Search for Solutions to Sexuality-Related Problems in Society Today

There will be no simple solution; but in searching for solutions we need to understand better the impact of these huge social changes before we can hope to influence their consequences. And maybe the key will lie in this shift from the family and community to the individual. How can we instill the sense of responsibility about sexual behavior in the individual, which was previously defined and reinforced by the family and community. This, I believe, is particularly germane to our approach to the sexuality of the adolescent. What has been singularly lacking is a concerted message from the adult world to adolescents that once they are fertile, which is much younger than it used to be, they each take on an awesome responsibility, which is the capacity to create new human beings. Unless we acknowledge their responsibility in this respect, and help them to recognize it, we can not expect them to deal with it appropriately. And rather than acknowledge that they carry this awesome responsibility, the reaction of the adult world is all too often to insist that they are simply too young, not to make babies, but to have sex.

Bear in mind that the average age at which males and females go through puberty, whilst it has probably leveled out, is a lot younger than it used to be; that the years between puberty and the mid-twenties is the time when both men and women have the maximum capacity for sexual arousal and response; that the age at marriage is increasing, particularly as young women pursue further education to give themselves the proper opportunities for adulthood. We can have laws to prohibit young teenagers driving cars, we can attempt to limit the access of youngsters to alcohol and tobacco, but we cannot stop adolescents from having strong sexual feelings.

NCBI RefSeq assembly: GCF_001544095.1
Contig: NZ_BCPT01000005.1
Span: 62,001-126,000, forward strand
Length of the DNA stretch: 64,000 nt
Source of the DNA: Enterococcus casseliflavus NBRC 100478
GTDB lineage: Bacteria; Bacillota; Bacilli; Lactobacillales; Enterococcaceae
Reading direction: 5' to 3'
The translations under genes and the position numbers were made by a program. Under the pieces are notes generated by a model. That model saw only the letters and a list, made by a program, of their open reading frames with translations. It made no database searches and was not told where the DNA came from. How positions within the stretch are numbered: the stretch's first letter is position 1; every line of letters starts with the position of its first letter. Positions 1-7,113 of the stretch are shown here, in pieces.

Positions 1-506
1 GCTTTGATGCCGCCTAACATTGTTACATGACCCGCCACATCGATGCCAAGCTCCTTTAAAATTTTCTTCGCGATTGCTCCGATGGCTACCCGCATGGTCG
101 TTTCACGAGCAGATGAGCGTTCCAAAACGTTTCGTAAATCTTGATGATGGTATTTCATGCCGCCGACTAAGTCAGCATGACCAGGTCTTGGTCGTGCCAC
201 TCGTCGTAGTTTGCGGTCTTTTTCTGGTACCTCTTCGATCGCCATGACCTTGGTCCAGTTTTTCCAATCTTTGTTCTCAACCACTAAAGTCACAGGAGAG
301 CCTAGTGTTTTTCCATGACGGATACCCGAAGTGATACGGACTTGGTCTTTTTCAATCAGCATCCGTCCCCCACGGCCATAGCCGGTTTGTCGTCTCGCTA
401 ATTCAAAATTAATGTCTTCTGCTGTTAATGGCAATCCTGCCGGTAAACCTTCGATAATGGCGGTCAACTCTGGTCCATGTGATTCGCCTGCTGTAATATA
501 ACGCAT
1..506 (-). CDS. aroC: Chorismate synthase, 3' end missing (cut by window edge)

But there is no reason to believe that the influence of the family or the community has disappeared, particularly for the younger adolescents. In the first report recently published from the large and important National Longitudinal Study on Adolescent Health - the Add Health Study (JAMA, September 10, 1997, v. 278, n. 10)) of more than 12,000 school children, two factors that were associated with later onset of sexual activity were connectedness with parents (i.e., feeling loved and wanted) and, even more strongly, connectedness at school (i.e., feeling part of the school, with friends there and respect for teachers). In today's urban society, the school is probably the closest a young person will get to a sense of community.

But there will be a range of opinions as to which solutions we should pursue. That is as it should be. There is a need for vigorous debate, as well as careful evaluation of the effects of different policies. And of course, issues of sexual morality will be central to this debate. But this needs to be done in a climate of honesty and respect for varying opinions, fundamentally different from these anti-Kinsey campaigns.

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The Role of the Institute Today


Leadership

So what role does The Kinsey Institute have, in all of this, today? First and foremost, we provide international leadership in the broad interdisciplinary study of human sexuality and its relationship to both gender and reproduction. Whereas there has been a growth of interest in the study of human sexuality across many disciplines in recent years, there is a marked tendency for the field to be fragmented. If we are to obtain an adequate understanding of this fundamental aspect of the human condition, we must approach it in an interdisciplinary manner. So far, I have emphasized social and cultural influences. But sexuality has a fundamental biological component, and it is the interaction between the social and the biological that makes human sexuality a unique topic.

The Kinsey Institute Collections